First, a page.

Sunday, 21 December 2014

POK to get 5 seats for the Indian Parliament

POK to get 5 seats for the Indian Parliament
BJP MP introduces bill for Lok Sabha seats in Pakistan occupied Kashmir
Rahul Tripathi  New Delhi, November 26, 2014 | UPDATED 21:38 IST
 After UPA failed to create Lok Sabha seats in Pakistan-occupied Kashmir (PoK), a BJP MP has introduced a private member bill before the Parliament proposing insertion of additional clause in the Constitution (Amendment) Bill, 2014 that will enable India to have additional five seats in Lok Sabha in PoK.

The bill mooted by BJP MP from Godda in Jharkhand, Nishikant Dubey has  been admitted before the Lok Sabha and is likely to be introduced for discussion during the ongoing winter session of the Parliament.

Speaking to INDIA TODAY, Dubey said, " Jammu and Kashmir government has reserved 24 seats for PoK which goes vacant as per the constitution of the State. As J&K is an integral part of India, the constitution of India shall also have provision where the areas of PoK is represented by MPs. These seats can remain vacant like the state assembly seats.  The lacunae in both the constitution has been going on since 1948 and it is time to rectify the same."

In his bill, Dubey has proposed to introduce Article 370 A giving powers to the people residing in PoK to elect their representative. Dubey's bill says, (i) " Five seats in the House of People shall remain vacant but such seats shall not be taken into account for reckoning the total membership of the house and (ii) the said area shall be excluded in delimiting the territorial constituencies under article 82."

In October 2013, the Ministry of Home Affairs (MHA) during the tenure of Home Minister Sushil Kumar Shinde has moved a similar proposal but it was nixed. Now a year later, the bill introduced by Dubey may find takers in the NDA government as officials argued that the composition of the Jammu and Kashmir Assembly has 24 seats reserved for Pakistan-occupied Kashmir but are vacant as the territory is in Pakistan's control. However, these seats are not taken into account to consider the total membership of the Assembly.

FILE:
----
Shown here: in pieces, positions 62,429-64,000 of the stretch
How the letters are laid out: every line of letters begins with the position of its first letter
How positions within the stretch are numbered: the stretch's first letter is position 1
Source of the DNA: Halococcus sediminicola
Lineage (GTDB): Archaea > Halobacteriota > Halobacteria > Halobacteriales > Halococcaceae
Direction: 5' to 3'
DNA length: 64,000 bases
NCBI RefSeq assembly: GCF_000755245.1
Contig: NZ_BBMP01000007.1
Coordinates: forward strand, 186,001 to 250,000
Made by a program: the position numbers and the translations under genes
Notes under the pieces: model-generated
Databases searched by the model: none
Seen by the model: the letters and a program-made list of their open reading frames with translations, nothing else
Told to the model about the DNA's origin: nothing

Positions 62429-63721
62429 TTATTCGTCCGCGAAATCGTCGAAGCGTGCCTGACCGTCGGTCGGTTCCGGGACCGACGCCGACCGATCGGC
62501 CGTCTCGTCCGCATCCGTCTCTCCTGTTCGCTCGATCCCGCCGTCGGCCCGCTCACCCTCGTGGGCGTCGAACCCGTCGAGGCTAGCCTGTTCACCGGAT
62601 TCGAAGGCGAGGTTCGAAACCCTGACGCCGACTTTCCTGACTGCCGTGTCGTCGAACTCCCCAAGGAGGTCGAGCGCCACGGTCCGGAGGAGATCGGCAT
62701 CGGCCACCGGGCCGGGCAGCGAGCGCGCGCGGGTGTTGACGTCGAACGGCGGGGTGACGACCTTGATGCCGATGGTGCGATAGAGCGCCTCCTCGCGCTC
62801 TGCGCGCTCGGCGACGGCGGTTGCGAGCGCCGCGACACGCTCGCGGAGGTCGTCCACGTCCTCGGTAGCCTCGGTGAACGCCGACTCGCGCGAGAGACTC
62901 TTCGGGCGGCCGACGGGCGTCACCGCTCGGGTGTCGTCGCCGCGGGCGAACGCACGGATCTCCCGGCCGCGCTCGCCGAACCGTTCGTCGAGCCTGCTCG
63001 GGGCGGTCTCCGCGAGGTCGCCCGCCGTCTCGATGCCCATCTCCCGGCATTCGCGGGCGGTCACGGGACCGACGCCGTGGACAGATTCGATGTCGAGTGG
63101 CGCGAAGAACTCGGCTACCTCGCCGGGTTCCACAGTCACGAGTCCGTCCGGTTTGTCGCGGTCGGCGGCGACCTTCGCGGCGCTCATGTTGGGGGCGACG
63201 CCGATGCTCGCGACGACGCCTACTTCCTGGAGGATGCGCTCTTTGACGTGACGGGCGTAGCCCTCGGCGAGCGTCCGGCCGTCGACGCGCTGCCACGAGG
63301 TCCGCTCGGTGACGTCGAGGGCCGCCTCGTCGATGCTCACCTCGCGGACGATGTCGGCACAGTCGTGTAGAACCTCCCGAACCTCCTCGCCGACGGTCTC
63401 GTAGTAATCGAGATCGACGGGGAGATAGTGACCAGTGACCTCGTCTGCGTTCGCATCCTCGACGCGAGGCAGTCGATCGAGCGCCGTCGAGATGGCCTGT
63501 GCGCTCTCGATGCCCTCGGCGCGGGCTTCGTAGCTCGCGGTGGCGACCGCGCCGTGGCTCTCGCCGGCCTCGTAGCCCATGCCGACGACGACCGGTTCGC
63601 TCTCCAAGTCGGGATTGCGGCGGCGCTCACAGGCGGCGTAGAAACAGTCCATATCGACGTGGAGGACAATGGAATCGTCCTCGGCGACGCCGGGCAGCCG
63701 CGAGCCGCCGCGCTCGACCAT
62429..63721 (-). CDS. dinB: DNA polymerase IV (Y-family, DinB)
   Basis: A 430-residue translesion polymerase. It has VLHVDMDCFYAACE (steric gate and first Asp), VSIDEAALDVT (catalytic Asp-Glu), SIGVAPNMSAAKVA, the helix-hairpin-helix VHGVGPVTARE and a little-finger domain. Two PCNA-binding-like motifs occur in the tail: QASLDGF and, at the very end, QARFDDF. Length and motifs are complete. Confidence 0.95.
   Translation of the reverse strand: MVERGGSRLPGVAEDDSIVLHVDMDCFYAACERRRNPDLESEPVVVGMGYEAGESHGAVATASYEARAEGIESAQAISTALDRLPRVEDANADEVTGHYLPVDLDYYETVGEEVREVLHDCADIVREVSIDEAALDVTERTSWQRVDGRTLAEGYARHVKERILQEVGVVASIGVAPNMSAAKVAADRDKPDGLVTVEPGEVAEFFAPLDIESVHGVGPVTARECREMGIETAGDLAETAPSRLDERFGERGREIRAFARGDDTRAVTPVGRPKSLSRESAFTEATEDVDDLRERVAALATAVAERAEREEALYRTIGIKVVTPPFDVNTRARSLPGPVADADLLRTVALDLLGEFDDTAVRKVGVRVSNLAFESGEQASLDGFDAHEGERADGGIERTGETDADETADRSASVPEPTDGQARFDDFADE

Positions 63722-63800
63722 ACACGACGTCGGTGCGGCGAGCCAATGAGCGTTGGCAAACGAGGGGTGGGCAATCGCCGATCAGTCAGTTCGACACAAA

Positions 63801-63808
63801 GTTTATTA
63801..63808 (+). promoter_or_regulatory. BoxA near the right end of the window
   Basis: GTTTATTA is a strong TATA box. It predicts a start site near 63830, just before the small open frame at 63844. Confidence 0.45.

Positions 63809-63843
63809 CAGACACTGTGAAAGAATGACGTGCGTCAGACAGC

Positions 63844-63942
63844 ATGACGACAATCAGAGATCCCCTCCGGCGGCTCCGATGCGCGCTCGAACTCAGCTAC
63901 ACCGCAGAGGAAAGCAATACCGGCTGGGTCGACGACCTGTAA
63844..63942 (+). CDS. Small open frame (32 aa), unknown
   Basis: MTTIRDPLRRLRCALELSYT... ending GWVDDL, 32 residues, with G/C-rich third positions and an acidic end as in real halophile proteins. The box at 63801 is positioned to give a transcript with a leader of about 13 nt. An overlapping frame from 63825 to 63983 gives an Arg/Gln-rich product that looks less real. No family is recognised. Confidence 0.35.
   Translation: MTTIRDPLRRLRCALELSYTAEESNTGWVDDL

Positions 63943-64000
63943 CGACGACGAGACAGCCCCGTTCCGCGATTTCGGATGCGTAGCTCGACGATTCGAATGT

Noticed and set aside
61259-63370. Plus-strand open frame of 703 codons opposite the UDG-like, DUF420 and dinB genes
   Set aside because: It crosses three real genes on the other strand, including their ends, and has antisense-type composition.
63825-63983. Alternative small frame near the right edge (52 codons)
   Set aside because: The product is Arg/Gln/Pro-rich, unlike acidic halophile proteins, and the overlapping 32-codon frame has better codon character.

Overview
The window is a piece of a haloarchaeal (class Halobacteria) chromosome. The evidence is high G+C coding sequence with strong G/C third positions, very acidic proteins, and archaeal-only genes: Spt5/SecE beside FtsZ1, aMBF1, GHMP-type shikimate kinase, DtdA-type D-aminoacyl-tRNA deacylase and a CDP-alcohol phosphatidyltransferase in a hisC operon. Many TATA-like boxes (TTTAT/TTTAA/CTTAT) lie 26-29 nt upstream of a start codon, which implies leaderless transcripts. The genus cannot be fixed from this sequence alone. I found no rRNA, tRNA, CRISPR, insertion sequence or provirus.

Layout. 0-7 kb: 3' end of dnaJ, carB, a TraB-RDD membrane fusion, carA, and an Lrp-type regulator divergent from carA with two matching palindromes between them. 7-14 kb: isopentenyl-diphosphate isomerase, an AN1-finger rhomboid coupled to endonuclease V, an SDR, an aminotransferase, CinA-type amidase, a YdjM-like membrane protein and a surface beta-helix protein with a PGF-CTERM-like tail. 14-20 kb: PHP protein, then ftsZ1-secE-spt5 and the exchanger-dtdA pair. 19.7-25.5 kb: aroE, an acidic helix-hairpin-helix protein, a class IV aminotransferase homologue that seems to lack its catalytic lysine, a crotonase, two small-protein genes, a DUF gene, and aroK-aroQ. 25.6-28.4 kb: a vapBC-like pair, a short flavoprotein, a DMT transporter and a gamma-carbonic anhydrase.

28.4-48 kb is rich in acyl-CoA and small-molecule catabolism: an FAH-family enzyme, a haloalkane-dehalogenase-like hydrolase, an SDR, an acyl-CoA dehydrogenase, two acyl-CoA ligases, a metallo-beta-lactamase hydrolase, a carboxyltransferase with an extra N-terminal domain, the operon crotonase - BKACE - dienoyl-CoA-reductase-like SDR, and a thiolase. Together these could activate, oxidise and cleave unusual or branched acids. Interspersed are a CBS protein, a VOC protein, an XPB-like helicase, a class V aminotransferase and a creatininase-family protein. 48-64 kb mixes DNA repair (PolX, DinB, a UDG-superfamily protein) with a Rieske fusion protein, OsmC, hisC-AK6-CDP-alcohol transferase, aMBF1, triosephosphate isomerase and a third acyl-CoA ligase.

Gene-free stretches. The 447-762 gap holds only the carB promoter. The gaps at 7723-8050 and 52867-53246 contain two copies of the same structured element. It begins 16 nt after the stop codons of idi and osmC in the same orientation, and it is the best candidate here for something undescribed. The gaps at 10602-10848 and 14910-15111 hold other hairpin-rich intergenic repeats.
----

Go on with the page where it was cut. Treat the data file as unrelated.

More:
Home Ministry officials said that If Dubey's proposal is taken seriously, the government will have to bring an amendment in Article 81 of the Indian constitution so as to include a provision similar to the provision in the Jammu and Kashmir constitution for keeping seats vacant for the Lok Sabha in respect of the territory illegally occupied by Pakistan. It is however not clear as to how a reference to this provision was not included in the Indian constitution and how this mismatch has occurred in the two constitutions.

It  may be recalled that Parliament has passed a resolution asserting that PoK is an integral part of India and will remain so.  Said a senior official, "It is important that we claim our right on the territory forcibly occupied by Pakistan, even if the Lok Sabha seats like Assembly remain vacant."


ISI’s Strategic Depth Has Failed The Nation of Pakistan, Heela Najibullah

Sunday, 21 December 2014 12:27Written by Heela Najibullah
As an Afghan, the barbaric slaughter of school children in Peshawar was a reminder of the every day carnage of innocent Afghans by the same extremist groups who have continued killing their own Muslim brothers and sisters for decades now. As I was reading the news and following the unfolding of the events on social media, I was confronted with many reports and opinions that inspired me to share my thoughts with my Afghan fellows and the youth in Pakistan.